By Larry Anthony, SAS Group Director
Barnaby Joyce, Fiona Nash and Malcolm Turnbull. Photograph: Mike Bowers for the Guardian
The next federal election has to be held within the next eight months. There is increasing talk that there will be an early election, potentially a double dissolution, to be held as early as July 2016.
The weekend’s announcement of the Turnbull/Joyce ministerial reshuffle by the Prime Minister places the Liberal & Nationals Coalition on election footing. The changes to the ministry are significant and the ministerial line-up almost seems unrecognisable since the 2013 election of the Abbott/Truss government.
Whilst the recent Galaxy poll has the Government dropping from 56 per cent of the 2PP to 52 per cent of the 2PP, it still has the Turnbull/Joyce government in a good position. This poll clearly shows the Prime Minister’s honeymoon is coming off, but the government remains in a winning position.
The central issue that is focusing the government at the moment is what will be its core economic message in the election campaign. This messaging is important as it will help shape the election campaign and the budget forecasts of the years ahead. As we get to the pointy end of the election cycle, it’ll be the hard policy issues that will determine – to a large extent – the government’s’ re-election. How well the new ministry advocates and defends this narrative will be critical.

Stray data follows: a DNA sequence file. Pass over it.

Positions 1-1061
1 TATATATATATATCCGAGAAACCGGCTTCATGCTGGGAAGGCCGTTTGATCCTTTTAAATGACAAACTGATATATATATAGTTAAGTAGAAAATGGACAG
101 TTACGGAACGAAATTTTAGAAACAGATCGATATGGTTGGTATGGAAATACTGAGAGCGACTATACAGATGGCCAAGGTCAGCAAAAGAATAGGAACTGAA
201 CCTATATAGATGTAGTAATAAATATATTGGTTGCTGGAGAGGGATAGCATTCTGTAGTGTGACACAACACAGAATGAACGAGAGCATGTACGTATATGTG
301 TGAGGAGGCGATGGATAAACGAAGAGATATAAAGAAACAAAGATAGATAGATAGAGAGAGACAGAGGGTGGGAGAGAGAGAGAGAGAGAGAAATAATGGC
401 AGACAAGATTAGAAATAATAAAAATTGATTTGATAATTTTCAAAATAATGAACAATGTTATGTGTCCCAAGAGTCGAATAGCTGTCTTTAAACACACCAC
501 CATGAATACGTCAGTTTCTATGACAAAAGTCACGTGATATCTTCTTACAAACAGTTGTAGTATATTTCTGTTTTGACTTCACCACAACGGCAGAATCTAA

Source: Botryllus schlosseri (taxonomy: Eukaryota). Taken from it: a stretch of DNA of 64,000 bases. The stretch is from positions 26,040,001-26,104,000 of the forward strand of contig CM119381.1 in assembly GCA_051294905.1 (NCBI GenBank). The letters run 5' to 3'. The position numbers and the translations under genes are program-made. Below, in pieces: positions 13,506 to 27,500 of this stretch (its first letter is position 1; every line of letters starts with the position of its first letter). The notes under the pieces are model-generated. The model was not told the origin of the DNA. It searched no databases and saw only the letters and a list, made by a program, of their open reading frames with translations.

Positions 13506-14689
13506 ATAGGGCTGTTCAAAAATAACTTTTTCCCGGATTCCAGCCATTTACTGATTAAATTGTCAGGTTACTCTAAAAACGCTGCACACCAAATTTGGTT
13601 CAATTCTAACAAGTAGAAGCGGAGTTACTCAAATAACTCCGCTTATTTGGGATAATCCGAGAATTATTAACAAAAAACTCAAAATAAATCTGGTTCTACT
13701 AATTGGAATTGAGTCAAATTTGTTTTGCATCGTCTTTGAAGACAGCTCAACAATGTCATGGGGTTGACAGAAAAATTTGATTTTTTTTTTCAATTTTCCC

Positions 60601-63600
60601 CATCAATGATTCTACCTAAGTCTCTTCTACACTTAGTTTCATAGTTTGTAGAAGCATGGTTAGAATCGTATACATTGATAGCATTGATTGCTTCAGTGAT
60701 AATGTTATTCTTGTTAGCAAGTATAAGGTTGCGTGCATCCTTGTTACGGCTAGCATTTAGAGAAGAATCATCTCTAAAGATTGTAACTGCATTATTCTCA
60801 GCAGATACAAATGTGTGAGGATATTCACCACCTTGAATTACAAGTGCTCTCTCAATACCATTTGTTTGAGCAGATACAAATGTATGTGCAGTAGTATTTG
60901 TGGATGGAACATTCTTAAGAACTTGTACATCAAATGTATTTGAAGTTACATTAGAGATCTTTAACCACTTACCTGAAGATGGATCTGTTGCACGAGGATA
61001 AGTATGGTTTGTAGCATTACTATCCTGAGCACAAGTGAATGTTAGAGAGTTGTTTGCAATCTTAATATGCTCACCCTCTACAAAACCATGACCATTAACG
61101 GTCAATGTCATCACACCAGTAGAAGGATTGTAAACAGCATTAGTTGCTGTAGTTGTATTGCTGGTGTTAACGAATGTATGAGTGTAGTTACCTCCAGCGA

The combination of a popular urbane, sophisticated businessman as the Prime Minister, versus the new National Party Leader and Deputy Prime Minster in Barnaby Joyce who comes across as a champion of small business and rural issues is a wining combination for the Liberal & Nationals Coalition.
As long as the two can manage their relationship – and as the Deputy Prime Minister said over the weekend, “it’s a business arrangement,” – then the Coalition should be able to appeal to the centre and slightly left with Malcolm Turnbull; but also reach out to the right through Barnaby Joyce.
The new-look cabinet, particularly with Fiona Nash as the first female Deputy Leader of The Nationals and a number of other notable appointments, such as Steve Ciobo to Trade and Investment and Darren Chester to Infrastructure and Transport, will complement the leadership.
There has also been a major reshuffle of the outer ministry.